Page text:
Sadiki says he had his first such spiritual experience several years ago while on a mission to find the Sao Jose Paquete de Africa, a Portuguese slave ship that crashed and sank off the coast of Cape Town, South Africa in 1794. More than 200 enslaved people died when it capsized.
When Sadiki and his crew spotted a piece of the wreckage entrapped on a huge bed of rocks, he realized he was on hallowed grounds.
“I just remember approaching that piece of wood, reaching out and touching it. And almost instantaneously I could hear the screams and crashing waters, the horror, pain and suffering that went on,” he told The Atlanta Journal-Constitution.
36,000 voyages across Atlantic
There were more than 36,000 voyages across the Atlantic between 1514 and 1866 that “forcibly transported” nearly 12.5 million enslaved Africans to the New World, according to Harvard University’s Trans-Atlantic Slave Trade database.
No one knows for sure, but scholars estimate between 500 and 1,000 slave ships sank during the tortuous journey. Only five sunken slave vessels have been discovered. The Sao Jose was the first salvaged vessel that sank while slaves were on board.
As many as 2 million enslaved Africans died during the Middle Passage, the perilous stretch of the slave trade when ships sailed across the Atlantic, according to researchers.
Divers have recovered shackles, iron bilboes and slave pens used to imprison captives during the voyages, and other artifacts that crystallize how enslaved Africans were stowed beneath deck in the hulls of ships as cargo.
“It’s critically important for us to connect directly to these stories,” Sadiki said. “Bring these stories from our ancestors out into the public square and talk about it.
“If we don’t do that, we’re going to always be wandering around lost and disconnected,” he added.
Adventure in the Florida Keys
DWP was formed in 2005 and has spent nearly two decades searching for the elusive Guerrero, an outlawed Spanish slave ship that sank in the Florida Keys while being chased by the British Navy in 1827. Forty-one enslaved Africans on board the Guerrero died when it went down.
DWP’s conquests are chronicled in a six-week National Geographic podcast series called Into the Depths that debuted this month.
In 2020, DWP was featured heavily on Enslaved, a six-part docuseries hosted by Samuel L. Jackson that focused on the 400-year slave trade.
“Documenting these ships has its own history. And each ship has its own story,” said Diving With a Purpose co-founder Ken Stewart. “I think now is a critical time in this country’s history because they’re trying to change the narrative. That our ancestors who were enslaved, that they were immigrants and came here willingly. We know that’s not true.”
The Origin Story
Stewart and former Biscayne National Park marine archeologist Brenda Lanzendorf founded DWP together with the mission to find the Guerrero.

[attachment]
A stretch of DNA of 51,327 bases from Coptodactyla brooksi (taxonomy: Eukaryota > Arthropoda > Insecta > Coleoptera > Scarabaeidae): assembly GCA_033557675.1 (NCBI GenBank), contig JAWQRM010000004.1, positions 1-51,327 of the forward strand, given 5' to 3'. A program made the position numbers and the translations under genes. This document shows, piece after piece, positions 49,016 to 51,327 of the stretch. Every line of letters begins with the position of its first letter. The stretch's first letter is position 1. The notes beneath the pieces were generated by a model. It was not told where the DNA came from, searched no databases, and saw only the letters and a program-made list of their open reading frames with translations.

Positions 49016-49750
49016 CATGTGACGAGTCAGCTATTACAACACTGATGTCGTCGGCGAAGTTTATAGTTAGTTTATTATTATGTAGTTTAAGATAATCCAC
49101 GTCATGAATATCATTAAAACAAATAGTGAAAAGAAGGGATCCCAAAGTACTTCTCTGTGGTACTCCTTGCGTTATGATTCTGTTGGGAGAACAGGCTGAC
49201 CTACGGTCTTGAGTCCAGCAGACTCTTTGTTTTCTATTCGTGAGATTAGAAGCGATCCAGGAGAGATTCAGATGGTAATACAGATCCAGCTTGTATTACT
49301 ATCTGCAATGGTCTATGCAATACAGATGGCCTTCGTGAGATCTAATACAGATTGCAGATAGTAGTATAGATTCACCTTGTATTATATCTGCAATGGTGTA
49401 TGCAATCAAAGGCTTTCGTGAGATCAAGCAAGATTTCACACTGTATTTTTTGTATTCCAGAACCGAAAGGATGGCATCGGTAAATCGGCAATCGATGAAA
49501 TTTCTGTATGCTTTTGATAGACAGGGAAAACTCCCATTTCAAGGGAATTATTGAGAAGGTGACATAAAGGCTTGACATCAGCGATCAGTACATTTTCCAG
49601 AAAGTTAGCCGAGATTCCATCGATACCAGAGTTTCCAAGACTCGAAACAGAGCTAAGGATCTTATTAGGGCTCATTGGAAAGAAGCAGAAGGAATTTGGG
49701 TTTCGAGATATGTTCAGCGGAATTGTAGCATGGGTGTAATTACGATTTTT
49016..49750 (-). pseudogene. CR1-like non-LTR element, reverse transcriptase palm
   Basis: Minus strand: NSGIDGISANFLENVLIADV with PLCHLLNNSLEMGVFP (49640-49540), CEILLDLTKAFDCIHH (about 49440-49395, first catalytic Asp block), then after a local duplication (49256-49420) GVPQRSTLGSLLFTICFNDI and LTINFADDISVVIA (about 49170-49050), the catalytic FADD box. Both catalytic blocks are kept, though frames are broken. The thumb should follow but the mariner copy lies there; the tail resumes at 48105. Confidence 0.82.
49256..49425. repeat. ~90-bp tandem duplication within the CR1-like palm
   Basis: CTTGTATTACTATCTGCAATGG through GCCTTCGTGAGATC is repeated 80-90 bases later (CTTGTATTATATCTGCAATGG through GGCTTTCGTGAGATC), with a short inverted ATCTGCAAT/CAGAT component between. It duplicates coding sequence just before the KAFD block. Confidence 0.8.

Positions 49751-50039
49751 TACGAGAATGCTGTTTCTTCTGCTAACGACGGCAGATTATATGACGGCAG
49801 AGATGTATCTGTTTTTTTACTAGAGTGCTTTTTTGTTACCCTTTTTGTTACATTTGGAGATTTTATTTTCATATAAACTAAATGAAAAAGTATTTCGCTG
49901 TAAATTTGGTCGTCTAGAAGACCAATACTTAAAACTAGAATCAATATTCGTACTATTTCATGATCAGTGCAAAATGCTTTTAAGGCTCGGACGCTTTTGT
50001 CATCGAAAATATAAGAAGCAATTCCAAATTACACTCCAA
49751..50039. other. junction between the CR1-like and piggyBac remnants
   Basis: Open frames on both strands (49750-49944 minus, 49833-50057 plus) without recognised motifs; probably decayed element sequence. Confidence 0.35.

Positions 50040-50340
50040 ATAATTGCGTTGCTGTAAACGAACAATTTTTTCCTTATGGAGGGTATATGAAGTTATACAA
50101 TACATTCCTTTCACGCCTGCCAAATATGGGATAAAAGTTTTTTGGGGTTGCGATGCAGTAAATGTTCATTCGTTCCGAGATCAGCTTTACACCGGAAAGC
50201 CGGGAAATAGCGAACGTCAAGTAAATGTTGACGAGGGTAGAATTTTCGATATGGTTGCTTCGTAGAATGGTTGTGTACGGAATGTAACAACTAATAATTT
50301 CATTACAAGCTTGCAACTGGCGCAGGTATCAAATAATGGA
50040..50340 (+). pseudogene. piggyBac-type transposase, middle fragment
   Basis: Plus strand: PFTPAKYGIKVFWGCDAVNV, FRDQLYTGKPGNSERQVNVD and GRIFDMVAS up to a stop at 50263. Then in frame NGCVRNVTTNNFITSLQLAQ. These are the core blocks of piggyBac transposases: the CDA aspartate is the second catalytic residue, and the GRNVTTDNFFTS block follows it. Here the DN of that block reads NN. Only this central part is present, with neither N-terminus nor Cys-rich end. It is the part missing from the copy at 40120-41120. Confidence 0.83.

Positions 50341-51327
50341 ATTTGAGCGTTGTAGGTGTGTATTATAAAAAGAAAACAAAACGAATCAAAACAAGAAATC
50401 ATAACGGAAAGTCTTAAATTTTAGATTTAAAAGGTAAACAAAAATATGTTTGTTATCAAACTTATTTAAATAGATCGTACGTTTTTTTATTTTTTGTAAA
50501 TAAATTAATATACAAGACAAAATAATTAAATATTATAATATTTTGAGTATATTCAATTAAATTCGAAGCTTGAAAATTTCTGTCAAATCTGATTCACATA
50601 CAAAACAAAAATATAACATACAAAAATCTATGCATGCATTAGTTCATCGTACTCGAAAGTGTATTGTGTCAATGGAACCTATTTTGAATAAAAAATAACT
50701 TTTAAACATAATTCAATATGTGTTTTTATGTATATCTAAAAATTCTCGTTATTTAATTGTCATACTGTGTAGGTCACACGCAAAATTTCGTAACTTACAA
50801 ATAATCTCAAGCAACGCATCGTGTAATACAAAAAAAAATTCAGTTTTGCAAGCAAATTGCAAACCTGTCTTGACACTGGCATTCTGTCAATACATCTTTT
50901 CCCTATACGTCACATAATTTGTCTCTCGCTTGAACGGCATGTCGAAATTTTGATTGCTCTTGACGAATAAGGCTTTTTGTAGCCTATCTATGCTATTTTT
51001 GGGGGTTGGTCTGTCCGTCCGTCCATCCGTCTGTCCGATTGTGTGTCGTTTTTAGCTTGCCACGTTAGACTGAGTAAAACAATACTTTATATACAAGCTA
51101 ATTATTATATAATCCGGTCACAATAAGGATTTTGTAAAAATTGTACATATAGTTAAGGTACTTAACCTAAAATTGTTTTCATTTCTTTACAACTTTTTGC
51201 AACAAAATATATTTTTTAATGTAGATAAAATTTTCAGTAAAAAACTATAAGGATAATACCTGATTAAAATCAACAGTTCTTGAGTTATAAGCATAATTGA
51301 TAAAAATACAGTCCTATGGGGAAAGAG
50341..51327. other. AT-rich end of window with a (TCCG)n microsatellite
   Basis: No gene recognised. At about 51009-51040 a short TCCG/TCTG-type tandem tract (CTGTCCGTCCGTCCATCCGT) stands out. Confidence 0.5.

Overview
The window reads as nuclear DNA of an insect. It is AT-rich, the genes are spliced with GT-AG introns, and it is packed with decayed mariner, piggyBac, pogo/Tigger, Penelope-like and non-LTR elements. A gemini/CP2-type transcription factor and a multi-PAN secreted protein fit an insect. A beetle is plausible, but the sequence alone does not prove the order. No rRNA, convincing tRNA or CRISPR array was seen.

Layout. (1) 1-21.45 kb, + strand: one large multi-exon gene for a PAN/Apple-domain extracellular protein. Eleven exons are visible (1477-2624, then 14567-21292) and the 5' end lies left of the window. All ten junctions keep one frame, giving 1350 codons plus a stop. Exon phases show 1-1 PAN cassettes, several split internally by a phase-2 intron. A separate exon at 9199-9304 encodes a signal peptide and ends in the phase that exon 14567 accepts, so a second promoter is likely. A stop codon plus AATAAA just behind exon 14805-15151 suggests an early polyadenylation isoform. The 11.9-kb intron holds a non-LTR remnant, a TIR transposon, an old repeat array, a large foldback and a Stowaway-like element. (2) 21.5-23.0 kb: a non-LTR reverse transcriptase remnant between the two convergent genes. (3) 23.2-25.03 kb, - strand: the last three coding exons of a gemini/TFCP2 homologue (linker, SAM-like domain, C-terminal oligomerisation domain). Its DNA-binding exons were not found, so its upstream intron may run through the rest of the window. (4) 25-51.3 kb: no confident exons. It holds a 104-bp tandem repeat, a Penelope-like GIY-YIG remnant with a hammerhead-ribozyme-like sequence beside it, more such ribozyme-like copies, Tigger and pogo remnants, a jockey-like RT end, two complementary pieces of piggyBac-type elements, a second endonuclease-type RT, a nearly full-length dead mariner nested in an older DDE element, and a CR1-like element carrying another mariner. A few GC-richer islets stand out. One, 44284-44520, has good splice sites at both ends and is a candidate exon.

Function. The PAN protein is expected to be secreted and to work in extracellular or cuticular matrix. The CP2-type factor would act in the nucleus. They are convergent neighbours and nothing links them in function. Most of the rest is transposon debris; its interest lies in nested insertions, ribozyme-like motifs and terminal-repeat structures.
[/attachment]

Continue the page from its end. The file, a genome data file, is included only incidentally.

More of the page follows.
Lanzendorf also said she knew the site of the sunken slave ship inside the national park just south of Miami. According to Stewart, she pledged to train DWP divers how to document shipwrecks and was preparing to take them.
“She always said that when she thought we were ready, she would take us to the site of the Guerrero and let us be the first people to document it,” Stewart said.
But Lanzendorf died in 2008 after a six-month bout with cancer. She never told Stewart and company where the Guerrero was.
Each summer, DWP meets at a marine sanctuary in Key Largo for an intense week of marine archeology training offered to veteran divers. The group’s flagship is a summer diving camp at Biscayne National Park that teaches divers between 16 and 23 underwater archeology.
DWP has also partnered with researchers from the Mel Fisher Maritime Museum, who think the Guerrero’s in the Florida Keys National Marine Sanctuary about 150 miles south of Biscayne National Park.
Corey Malcom, the museum’s director of archeology, suspects parts of the ship have likely been reduced to scattered pieces of debris at this point. “That’s what we’re dealing with., Malcolm said
In addition to diving for slave wrecks, another of DWP’s primary focuses is preserving the ocean’s natural habitat.
Kramer Wimberly, a diver with more than 35 years of experience, speaks passionately when describing the “delicately balanced ecosystem” that exists underwater. He leads DWP’s coral reef research and restoration program, which shows students how to observe and document the condition of the ecosystem.
Coral reefs cover less than 1% of the ocean floor but are responsible for producing at least half the oxygen on the planet, according to National Oceanic and Atmospheric Administration.
Ecologists say reef habitats have shrunk an estimated 30%-50% since the 1980s and could disappear in the next 20 years.
“There is no more important thing to do today, in my estimation, than addressing the issues of the health of the coral reef ecosystem,” Wimberly said. “It’s in decline. It’s dying. And we’re doing things to kill it.”